a twenty mile, water-less stretch… of course.
A treasure chest in the wilderness, as though collecting an item in a video game. “You’ve discovered PBR! 500 experience points, Duct Tape has gained a level!”
I want to hold it over my head like Link, with a two-second electronic melody of discovery.
A sunny day and a beer in the woods on the homestretch of the Colorado Trail, and suddenly life is perfect… Morgan Freeman tarring a roof in the open air away from Shawshank.
I raise the aluminum to my lips and savor this, savor the uncanny timing as I close in on Durango.
The notebook tells me that Ole and Meadow Bruiser were here nearly 24 hours ago. So they’re gone, and the way ahead begins wrapping itself up with a sense of closure as loose ends are tied.
A hiker unexpectedly emerges from the trail, a hiker going in my direction. It’s the man that I passed early this morning, with the large tent that I assumed to be car camping. He’s a Colorado resident on his first backpacking trip, hiking the length of the Colorado Trail. He’s in his thirties and lean and hungry, emaciated as a heavily loaded backpacker that has not yet learned to keep himself relatively fat and happy.
I shake hands with Adolph, a rather unfortunate birth-name to the extent that he says many people ask if it’s a trail name. We drink beer in the outdoors before noon as men that have earned it.
We talk of the trail behind, and share what has unfolded on our trips. He’s a pleasant guy, and if we’d met three hundred miles ago perhaps I’d linger and have a new walking companion… but soon my can is empty and I announce that I must go, pushing for the next water source at Taylor Lake.
I deliberately move ahead at a brisk pace. Now is not a time for new friends, and I’m selfish with my buzz. I want to enjoy each passing minute of the mountains and colors without the steady interruption of conversation, without the presence of anyone.
The trail follows a distinct ridge that leads directly north and south, and I get the impression that the mountains are winding down to an end.
It holds steady at over 10,500 feet, but the area feels less impressive in a high-and-mighty way… though this ridge is the highest thing for quite a distance. The views now reach far and wide, as lower forest-lands stretch away for miles.
Today is Saturday, and I meet three or four sporadic backpackers going north. The conversations are short and sweet, and one guy even asks to take my picture.
Welcome to colorful Colorado. I’ve enjoyed my stay, thank you.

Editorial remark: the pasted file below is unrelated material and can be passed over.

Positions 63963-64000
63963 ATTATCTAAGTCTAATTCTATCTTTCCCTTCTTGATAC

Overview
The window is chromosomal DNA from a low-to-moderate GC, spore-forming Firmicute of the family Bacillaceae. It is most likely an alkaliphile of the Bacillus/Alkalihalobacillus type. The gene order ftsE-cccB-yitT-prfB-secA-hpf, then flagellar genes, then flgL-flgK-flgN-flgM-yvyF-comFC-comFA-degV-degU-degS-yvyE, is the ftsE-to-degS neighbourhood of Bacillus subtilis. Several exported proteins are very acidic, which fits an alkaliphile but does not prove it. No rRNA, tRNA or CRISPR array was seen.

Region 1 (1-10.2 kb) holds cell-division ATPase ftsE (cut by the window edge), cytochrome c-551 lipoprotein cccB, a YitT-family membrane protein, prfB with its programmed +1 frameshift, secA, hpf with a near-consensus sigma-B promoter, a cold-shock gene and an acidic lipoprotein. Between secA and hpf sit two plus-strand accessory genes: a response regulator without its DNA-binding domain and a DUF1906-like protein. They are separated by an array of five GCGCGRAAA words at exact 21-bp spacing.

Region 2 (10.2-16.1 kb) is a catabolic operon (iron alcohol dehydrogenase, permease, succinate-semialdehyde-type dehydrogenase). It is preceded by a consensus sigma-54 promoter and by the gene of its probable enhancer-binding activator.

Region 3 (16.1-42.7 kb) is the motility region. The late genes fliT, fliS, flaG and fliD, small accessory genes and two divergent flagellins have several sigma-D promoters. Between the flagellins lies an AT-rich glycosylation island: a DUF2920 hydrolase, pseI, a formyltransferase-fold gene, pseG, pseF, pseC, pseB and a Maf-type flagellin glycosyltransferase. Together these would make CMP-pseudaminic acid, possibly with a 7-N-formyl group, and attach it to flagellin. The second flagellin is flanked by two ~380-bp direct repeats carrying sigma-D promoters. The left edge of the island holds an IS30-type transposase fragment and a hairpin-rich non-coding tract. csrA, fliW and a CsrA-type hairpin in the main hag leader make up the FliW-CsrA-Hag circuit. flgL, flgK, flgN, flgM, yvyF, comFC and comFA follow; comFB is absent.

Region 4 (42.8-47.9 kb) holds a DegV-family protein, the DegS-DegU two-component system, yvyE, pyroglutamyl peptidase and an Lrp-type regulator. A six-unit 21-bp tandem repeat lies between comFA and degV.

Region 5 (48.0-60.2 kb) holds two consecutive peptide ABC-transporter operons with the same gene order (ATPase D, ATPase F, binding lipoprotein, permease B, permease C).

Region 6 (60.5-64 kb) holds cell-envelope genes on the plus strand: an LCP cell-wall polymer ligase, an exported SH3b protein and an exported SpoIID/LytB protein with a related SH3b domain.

The ridge extends for many more miles throughout the afternoon, in its linear way. I encounter no more hikers and there’s again an overwhelming quiet.
This is called the Indian Trail Ridge, and I’m walking the spine of the land. For a time the CT coincides with a significant, likely pre-existing trail called the Highline Trail that sometimes takes priority in signage.
There’s a place called The Cape of Good Hope, but despite the cool name it just happens to be another spur of the geography.
The singular, direct track through the land has a different atmosphere than the winding cirques, basins, and high mesas of the days behind me, as though the course of the trail itself reflects the attitude of the thru-hiker for a straight shot at Durango.
My thoughts focus not so much on the anticipated satisfaction of completion as they dwell on the future days and weeks of September. I’ll be retrieving my car and taking three weeks to drive from here to Pennsylvania, seeing the sites and visiting friends along the way.
When I finally arrive in Pennsylvania at the end of the month, it will be my first visit home in nearly two years – the longest I’ve ever been away. Mom and Dad and best friends and home.
This ridge is on top of its world with expansive open beauty, yet the sense of closure only deepens as the sight of a far horizon symbolically opens a gate to the wide world beyond Colorado.
Late afternoon matures to early evening as the trail begins to climb. A chilly, high dramatic wind is ushered in – the unbroken breeze of the sky. I turn a corner within view of the La Plata range.
I effortlessly stomp up the numerous hilltops of false summits, each view better than the last… each a little higher, the wind a little stronger. There’s an urgency to fly over these summits and descend to Taylor Lake before sundown, and I’m gradually becoming filled with the poignancy of the moment’s scenery.
Twenty-five miles from Durango, and the guide shows that it’s all more or less downhill from here.
The last high point and the last expansive, sweeping evening of a journey.
Suddenly I know that I should spend the night here… high, windy, cold, and wild. I have enough water for the night, and the lake is a mere jump off the ridge.
Rather than descend to the waterside, I want to stay high and commanding. Views to the east and west, separated by a light skip across the earth’s backbone – a clear sky and rewarding mountaintop glory. This is the place to be.
I find a relatively sheltered place. It’s somewhat guarded from the wind by the bushes, the highest things that grow here.
So many times I’ve spent the night at clearly well-established campsites. I wonder how long ago the last hiker slept here.
I excitedly hurry to set up and cook dinner before sunset, facing west.
Well it’s Saturday night of Labor Day weekend, summer’s end 2010.
Twenty-nine years old, and tonight I’ve ended up here.